Earlier this month I decided on a whim to make a return visit to Saint Matthew's Fair in Prague, some nine years and change since my last visit. Photographs posted online by a fellow enthusiast had revealed the presence of three family coasters that were new to me, and though none were significant they nevertheless gave me all the excuse I needed to return to a city I'd not been to since the choir I'm involved with sang there at a festival in late 2013. If you'll forgive a quick plug, the group in question has three different recordings available on the iTunes Music Store (and competing platforms) and would very much welcome your support!
The fair takes place at the Prague Exhibition Grounds, a few minutes walk from the Nádraží Holešovice metro station, or for preference about three kilometres from Old Town Square. There is a 30 CZK (~€1.16) admission charge on weekends that is presumably designed to encourage those with the option to do so to visit on a weekday instead. I purchased my ticket online ahead of time for a 5 CZK (~€0.19) surcharge with the assistance of Google Translate, and I'd strongly recommend readers do the same; there was a queue of at least fifty people waiting to buy onsite that looked to be barely moving. The security guard glanced at the printout I handed him, tore it down the middle, and handed it back to me to dispose of; there was nothing to stop an unscrupulous visitor printing and using multiple copies of the same ticket.
The entrance took me past a number of children's rides and a pyramid-shaped concert hall bedecked with posters advertising Fantom Opery, an adaptation of the famous Andrew Lloyd Webber musical localised into Czech by Jaroslav Machek. It was tempting to try to snag a last minute ticket despite the language barrier, but a quick check of my phone revealed that the day's performance had already sold out. Those with more than a passing interest in such things might enjoy a video showing rehearsal clips on YouTube; I have to say that the Phantom does look somewhat less dignified wearing shorts and a luminous green polo shirt.
In due course I arrived in front of Jungle (Dykovsky) (#2588), one of twelve known examples of an EOS Rides Crazy Twister. This particular machine began its career on the French fair circuit under the ownership of Eddy Leraitre, before being exported to Poland at some point in the late noughties. Between 2009 and 2014 it was based at Rabkoland, though it was taken out of the park from time to time for major events, causing me to miss it in July 2010. Today the ride was operating a five lap programme for 80 CZK (~€3.10). I decided to take a back seat, which in hindsight was a tactical error; though my car spun well the tracking was on the far side of brutal, to the point that I found myself wondering whether the wheels had been deliberately sharpened. Once was more than enough.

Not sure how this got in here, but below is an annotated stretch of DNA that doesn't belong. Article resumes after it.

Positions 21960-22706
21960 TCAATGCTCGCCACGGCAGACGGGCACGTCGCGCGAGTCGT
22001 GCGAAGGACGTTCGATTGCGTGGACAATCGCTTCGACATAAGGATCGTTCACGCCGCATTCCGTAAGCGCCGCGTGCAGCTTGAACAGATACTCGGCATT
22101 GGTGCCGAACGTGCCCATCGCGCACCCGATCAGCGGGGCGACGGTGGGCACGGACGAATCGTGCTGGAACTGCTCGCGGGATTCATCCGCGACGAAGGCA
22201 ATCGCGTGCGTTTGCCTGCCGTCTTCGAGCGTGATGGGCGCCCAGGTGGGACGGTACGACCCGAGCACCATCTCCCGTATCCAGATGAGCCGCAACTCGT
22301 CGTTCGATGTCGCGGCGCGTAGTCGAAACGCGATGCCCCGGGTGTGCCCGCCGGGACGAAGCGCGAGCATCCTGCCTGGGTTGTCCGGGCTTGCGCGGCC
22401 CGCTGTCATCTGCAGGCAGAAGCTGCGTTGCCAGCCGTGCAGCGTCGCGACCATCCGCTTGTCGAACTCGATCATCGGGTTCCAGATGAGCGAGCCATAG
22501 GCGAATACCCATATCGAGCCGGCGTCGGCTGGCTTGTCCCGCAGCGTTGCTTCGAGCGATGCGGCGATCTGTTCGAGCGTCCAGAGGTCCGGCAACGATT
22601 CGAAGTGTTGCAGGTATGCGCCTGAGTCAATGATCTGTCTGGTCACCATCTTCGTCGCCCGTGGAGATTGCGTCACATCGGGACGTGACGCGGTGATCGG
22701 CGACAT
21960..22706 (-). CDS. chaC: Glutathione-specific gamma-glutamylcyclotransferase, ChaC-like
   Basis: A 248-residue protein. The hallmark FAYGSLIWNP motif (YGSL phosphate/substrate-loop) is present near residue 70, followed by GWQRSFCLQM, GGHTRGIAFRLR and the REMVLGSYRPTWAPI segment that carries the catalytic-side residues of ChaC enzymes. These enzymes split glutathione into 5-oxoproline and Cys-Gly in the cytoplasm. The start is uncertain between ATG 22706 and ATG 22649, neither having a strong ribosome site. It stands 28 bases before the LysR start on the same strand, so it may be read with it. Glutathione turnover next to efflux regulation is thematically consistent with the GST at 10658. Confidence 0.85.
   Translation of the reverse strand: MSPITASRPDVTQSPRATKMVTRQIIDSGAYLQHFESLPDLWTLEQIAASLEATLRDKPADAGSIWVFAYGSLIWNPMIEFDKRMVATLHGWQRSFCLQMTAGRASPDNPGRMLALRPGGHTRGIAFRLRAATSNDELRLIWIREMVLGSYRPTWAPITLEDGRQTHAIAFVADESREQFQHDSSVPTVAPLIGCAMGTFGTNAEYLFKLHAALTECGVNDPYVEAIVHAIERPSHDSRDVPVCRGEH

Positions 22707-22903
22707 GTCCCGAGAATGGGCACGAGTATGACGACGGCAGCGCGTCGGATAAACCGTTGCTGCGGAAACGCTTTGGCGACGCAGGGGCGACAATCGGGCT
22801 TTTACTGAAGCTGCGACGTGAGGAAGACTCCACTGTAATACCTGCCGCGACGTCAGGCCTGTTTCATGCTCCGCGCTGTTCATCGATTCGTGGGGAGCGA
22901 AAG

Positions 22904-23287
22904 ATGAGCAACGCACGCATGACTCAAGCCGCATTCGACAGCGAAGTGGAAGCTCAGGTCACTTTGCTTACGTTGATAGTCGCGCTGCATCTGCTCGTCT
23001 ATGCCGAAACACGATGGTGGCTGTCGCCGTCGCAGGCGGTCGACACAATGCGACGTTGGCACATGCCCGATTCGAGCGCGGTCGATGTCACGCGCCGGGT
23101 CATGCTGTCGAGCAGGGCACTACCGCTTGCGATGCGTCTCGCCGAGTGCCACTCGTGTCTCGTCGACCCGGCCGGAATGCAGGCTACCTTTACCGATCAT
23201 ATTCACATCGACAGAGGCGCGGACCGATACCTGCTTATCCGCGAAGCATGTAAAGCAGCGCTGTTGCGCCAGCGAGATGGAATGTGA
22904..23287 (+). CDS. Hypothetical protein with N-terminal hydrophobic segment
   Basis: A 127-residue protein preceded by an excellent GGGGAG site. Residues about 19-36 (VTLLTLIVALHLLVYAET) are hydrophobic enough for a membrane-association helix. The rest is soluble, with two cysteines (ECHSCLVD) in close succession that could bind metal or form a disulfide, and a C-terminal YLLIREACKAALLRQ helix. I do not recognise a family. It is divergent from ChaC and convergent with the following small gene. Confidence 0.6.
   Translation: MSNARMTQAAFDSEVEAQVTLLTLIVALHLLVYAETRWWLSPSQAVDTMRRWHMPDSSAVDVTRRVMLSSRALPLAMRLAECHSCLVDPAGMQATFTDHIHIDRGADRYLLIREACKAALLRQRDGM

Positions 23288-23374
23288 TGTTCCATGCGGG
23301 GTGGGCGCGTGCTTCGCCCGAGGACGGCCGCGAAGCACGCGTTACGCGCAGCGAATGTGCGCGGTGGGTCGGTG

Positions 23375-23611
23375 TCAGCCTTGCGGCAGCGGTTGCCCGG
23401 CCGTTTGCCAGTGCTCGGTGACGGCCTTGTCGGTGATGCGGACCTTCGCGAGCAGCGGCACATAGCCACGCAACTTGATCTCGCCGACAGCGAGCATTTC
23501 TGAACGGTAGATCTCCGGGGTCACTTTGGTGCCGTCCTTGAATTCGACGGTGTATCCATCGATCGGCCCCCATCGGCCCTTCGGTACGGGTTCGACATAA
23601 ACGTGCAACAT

My second hit was Amazing Drive (Spielka), a double helix Yamasakutalab machine that was my first example of the type back in 2010. The train was surprisingly narrow, and though I did see a few people sitting in pairs that option was really only practical for children. The 60 CZK (~€2.33) programme started with a half lap in reverse, followed by five forward laps that were quite sluggish in comparison to the equivalent machines elsewhere; I rather suspect that the top speed was being deliberately moderated in order to save on maintenance costs. Horská Draha (Helfer) (#2589) was similarly flaccid, though it was a more comfortable ride thanks to a wider train.
Against all expectation the best new credit of the day turned out to be Horská Draha (Jan Novy) (#2590), a variant of the common Wacky Worm with an unbraced rail design that looks very different to other versions of this design. There is a slight descent on the upper level in place of the usual gentle bumps, and no trim brake on the drop, resulting in a pleasingly forceful final turn. The train has a detailed figurehead of a dog with big ears on the front car that looks much better than the typical squashed caterpillar. The programme in use today was sufficiently long that I lost count of the number of laps, making the 60 CZK (~€2.33) ticket remarkably good value.
One of the most interesting features of the fair from the perspective of a visitor is the foreign corner, which features a number of machines brought in from Germany and the Netherlands. Pride of place today was taken by Gold Mine Tower (Ordelman), an eighty metre drop tower with seats that tilt during the ascent, though they reset to level prior to the drop. Next to it was Super Mouse (De Voer), a standard Reverchon model that I rode out of courtesy for 120 CZK (~€4.65). Other key attractions included Ghost Rider (Löffelhardt), Best XXL (Zinecker), U-3000 (Kleußer), and Snow Jet (vd Veen),. I spent a pleasant half hour soaking up some of the atmosphere before walking across town for some traditional Czech cuisine.